Cosmic inflation is an important paradigm of the early Universe which is so far developed in two equivalent ways, either by geometrical modification of Einstein's general relativity (GR) or by introducing new forms of matter beyond the standard model of particle physics. Starobinsky's R+R^2 inflation based on a geometric modification of GR is one of the most observationally favorable models of cosmic inflation based on a geometric modification of GR. In this talk, I will discuss in detail the fundamental motivations for Starobinsky inflation and present how certain logical steps in the view of its UV completion lead to the emergence of a gravity theory that is nonlocal in nature. Then I will establish how one can perform studies of the early Universe in the context of nonlocal gravity and what are the observational consequences in the scope of future CMB and gravitational waves. I will discuss in detail how nonlocal R^2like inflation can be observationally distinguishable from the local effective field theories of inflation. Finally, I will comment on prospects of nonlocal gravity as a promising candidate for quantum gravity.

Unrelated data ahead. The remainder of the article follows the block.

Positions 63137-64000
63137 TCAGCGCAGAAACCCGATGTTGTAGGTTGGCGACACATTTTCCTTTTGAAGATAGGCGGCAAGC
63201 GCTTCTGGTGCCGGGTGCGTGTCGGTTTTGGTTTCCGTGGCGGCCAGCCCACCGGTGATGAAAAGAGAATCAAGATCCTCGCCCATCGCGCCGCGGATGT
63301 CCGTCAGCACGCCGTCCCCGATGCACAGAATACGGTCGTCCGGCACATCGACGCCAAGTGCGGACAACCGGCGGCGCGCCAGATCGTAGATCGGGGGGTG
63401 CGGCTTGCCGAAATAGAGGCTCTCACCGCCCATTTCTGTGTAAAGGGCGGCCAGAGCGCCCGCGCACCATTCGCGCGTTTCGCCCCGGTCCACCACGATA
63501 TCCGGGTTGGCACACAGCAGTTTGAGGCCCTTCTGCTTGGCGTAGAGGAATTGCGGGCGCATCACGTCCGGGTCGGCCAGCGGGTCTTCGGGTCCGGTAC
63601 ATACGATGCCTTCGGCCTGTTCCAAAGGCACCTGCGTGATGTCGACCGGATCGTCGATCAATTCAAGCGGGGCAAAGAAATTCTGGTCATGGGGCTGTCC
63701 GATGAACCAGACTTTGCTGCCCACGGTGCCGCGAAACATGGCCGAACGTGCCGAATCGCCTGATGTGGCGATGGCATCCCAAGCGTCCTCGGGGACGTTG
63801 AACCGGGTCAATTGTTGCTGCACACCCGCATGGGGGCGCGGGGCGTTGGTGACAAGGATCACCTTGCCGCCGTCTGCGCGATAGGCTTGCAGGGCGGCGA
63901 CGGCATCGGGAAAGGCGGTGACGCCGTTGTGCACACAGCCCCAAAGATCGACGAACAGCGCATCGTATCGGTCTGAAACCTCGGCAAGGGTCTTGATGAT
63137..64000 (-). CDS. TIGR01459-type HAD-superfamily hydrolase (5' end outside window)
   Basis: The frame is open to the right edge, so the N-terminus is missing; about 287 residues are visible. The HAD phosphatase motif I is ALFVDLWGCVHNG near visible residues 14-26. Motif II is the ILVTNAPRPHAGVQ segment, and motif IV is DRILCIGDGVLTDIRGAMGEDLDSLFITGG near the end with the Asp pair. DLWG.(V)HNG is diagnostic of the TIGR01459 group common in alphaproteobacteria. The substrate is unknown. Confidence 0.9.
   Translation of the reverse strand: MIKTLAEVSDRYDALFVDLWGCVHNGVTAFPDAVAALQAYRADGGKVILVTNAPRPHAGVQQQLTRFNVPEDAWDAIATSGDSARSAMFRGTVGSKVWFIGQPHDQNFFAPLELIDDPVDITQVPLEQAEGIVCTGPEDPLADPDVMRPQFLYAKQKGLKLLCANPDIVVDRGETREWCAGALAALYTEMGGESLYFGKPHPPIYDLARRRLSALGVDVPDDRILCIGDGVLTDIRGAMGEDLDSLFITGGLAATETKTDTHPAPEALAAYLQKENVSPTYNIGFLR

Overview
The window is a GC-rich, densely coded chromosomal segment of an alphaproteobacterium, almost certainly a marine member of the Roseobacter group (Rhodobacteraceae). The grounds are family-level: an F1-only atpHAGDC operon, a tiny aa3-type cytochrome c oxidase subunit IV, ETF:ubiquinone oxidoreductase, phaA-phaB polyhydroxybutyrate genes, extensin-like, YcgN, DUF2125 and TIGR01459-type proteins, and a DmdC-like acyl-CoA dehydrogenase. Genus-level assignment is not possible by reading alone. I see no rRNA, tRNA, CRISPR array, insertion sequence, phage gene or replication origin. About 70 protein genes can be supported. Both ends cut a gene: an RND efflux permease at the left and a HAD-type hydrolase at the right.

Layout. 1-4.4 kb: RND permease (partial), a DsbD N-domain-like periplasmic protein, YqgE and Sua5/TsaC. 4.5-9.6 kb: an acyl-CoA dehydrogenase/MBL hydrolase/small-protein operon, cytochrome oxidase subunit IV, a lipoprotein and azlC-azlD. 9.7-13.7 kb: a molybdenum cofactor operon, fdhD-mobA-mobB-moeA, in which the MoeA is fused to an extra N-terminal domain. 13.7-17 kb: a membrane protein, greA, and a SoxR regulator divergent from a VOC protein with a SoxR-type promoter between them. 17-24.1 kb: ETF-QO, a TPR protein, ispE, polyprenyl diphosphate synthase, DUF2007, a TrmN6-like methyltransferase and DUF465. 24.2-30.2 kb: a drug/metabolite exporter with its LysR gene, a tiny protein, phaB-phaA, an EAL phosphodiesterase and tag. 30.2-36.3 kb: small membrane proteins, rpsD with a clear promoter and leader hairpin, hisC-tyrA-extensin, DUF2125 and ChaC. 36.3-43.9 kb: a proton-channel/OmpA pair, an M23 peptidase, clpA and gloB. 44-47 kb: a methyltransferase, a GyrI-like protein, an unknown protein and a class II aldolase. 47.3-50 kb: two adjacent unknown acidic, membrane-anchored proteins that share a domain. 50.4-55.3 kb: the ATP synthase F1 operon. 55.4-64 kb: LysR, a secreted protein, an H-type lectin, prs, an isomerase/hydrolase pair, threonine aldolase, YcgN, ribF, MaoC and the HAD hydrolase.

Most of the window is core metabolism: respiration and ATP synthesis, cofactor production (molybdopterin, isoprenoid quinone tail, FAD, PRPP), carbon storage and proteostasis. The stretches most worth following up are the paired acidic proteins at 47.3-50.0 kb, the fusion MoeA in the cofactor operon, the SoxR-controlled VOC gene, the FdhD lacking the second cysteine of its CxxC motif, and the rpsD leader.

14:00 Uhr s.t., Lorentz room (Staudingerweg 7, 5th floor), at Zoom  

12.07.22  Myriam Mondragon, UNAM  
We present models with an extended Higgs sector, three Higgs doublets, which have an underlying S3 flavour symmetry.
S3 is the smallest nonAbelian discrete group, corresponding to the permutation of three objects, which makes it naturally suitable for a flavour symmetry. We apply this symmetry "universally" to the fermionic and scalar sectors.
We review some previous results in the fermionic sector (quarks and leptons), as well as recent results in the Higgs sector derived from the minimization of the potential and the explicit calculation of the HiggsHiggs and Higgsgauge boson couplings. We show that in the exact alignment limit (when only one of the Higgs bosons couples to the gauge bosons), the results at tree level coincide exactly with the Standard Model ones. We present the allowed parameter space for the scalar masses in the two possible alignment scenarios, with some interesting consequences. We also present the results for a dark matter candidate coming from this type of models, with a fourth inert Higgs.